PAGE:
Fifth about The Seventh

Dune: Part One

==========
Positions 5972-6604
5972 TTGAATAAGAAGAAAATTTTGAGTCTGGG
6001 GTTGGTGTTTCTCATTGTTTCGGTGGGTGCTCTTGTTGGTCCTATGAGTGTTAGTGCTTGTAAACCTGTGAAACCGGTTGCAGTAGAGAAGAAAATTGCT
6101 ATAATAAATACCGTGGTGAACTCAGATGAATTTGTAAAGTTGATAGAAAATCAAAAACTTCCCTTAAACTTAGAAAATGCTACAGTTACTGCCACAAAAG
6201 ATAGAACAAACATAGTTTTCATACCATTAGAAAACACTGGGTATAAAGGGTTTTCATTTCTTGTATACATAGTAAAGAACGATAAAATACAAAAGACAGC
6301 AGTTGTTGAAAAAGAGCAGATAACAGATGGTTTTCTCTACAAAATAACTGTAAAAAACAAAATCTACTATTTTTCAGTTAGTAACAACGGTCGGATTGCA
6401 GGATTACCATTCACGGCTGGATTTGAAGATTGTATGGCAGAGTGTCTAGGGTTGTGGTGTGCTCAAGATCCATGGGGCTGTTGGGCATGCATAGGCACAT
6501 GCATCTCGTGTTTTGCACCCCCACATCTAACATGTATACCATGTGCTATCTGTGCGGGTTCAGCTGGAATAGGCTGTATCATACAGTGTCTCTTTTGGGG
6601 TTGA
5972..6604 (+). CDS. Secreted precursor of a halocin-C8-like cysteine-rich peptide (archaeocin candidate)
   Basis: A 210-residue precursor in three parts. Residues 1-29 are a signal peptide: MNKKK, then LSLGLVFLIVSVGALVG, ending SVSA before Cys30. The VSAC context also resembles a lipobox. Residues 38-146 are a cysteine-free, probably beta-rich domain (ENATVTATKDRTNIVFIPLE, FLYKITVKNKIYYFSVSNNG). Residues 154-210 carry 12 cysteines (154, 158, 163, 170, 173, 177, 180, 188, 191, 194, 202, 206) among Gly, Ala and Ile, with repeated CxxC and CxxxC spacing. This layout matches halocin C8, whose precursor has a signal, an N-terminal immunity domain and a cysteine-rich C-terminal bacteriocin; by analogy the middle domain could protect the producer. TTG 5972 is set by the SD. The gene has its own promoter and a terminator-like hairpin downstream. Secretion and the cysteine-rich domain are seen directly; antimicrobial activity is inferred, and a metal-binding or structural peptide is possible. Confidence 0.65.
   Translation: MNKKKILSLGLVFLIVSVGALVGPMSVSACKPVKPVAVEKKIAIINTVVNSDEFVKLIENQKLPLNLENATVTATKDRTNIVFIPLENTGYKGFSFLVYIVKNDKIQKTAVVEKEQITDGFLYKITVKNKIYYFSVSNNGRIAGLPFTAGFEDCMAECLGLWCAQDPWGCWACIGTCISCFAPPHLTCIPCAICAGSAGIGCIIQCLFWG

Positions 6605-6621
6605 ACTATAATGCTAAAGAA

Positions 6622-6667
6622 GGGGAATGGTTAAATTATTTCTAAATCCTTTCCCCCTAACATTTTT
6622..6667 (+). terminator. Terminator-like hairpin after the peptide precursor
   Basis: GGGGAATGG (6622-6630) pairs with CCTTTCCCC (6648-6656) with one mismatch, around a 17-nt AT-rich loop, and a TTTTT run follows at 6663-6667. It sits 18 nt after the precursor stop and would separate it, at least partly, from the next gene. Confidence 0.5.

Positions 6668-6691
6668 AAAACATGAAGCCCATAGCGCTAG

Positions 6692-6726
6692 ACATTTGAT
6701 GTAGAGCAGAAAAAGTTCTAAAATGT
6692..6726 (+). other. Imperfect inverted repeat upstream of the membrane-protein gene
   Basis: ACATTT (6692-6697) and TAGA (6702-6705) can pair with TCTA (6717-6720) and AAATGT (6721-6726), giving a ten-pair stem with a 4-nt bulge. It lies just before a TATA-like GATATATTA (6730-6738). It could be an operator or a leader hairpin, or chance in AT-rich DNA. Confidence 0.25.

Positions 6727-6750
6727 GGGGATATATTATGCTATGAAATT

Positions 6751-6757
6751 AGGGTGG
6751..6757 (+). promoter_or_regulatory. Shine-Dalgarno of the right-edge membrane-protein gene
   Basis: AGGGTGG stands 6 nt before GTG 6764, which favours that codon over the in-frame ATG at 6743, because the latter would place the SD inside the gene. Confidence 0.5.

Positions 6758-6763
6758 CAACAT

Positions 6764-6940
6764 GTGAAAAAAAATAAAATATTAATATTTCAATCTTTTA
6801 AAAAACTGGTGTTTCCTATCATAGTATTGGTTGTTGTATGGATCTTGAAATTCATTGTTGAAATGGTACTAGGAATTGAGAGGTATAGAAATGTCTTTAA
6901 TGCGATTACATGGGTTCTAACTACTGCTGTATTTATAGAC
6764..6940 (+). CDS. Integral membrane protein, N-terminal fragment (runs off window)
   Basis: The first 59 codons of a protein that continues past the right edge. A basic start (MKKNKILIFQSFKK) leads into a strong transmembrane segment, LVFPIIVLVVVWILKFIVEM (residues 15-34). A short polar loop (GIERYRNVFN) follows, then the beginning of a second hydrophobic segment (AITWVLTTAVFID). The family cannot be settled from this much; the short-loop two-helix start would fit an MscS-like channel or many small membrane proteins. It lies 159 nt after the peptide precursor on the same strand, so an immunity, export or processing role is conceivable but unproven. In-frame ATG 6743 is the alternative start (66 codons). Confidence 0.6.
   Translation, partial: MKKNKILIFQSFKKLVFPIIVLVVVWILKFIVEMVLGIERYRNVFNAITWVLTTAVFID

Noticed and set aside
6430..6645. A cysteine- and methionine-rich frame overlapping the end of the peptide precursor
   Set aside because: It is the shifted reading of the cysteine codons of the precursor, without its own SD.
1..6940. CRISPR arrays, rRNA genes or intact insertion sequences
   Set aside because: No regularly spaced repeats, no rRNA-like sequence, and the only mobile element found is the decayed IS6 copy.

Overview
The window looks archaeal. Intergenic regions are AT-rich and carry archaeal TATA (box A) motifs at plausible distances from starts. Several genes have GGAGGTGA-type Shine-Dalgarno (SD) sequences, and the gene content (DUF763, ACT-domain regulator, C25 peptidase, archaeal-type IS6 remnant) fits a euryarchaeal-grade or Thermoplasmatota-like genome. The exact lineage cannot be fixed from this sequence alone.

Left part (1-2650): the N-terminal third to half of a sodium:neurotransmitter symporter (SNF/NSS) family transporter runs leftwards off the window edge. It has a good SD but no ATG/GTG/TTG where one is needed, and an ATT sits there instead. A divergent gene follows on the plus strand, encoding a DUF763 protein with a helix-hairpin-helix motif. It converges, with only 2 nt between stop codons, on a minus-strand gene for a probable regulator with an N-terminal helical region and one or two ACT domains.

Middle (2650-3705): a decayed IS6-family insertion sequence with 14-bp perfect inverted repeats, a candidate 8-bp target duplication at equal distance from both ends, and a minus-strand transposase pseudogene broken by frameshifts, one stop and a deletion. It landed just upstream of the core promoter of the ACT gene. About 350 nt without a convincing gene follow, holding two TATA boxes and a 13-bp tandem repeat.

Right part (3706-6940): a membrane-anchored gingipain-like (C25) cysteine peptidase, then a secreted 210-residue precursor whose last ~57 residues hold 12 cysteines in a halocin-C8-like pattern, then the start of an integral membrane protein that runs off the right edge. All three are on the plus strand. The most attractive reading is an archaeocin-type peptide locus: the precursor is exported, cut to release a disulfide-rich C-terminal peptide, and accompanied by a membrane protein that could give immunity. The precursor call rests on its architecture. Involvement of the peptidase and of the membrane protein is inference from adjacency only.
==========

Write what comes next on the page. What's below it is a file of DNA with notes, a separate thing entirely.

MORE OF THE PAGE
Dune: Part One: Denis Villeneuve’s adaptation of the science-fiction classic doesn’t cover the whole journey of the protagonist, and even if that is a known quantity going in, it can be a bit frustrating. However, what this film does, and does so superbly, is world-building. The universe is filled with opposing factions, operating in the shadows, of political and religious natures; it is a rich and appealing universe. Also helping a lot are the aesthetics: the structures are cavernous and enormous, the vehicles are different from the usual sci-fi visual tropes, the technology is palpably old-school. So, kudos to the artisans (production designer Patrice Vermette, costume designers Jacqueline West and Robert Morgan) and to the choice of locations, all beautifully captured by cinematographer Greig Fraser. It is a very fine (and large) cast at work: Timothée Chalamet seems the perfect choice to play the unlikely hero, a moody and broody kid, and he gives a fine performance; Rebecca Ferguson is quite good as his mother, a woman with much under the surface; likewise Oscar Isaac, as his noble father. Composer Hans Zimmer presents a musical score that is far from bombastic, instead resembling more religious music, which is an interesting choice that matches the story quite well. In spite of the large size of everything, the action is limited and small-scale, a welcome decision.

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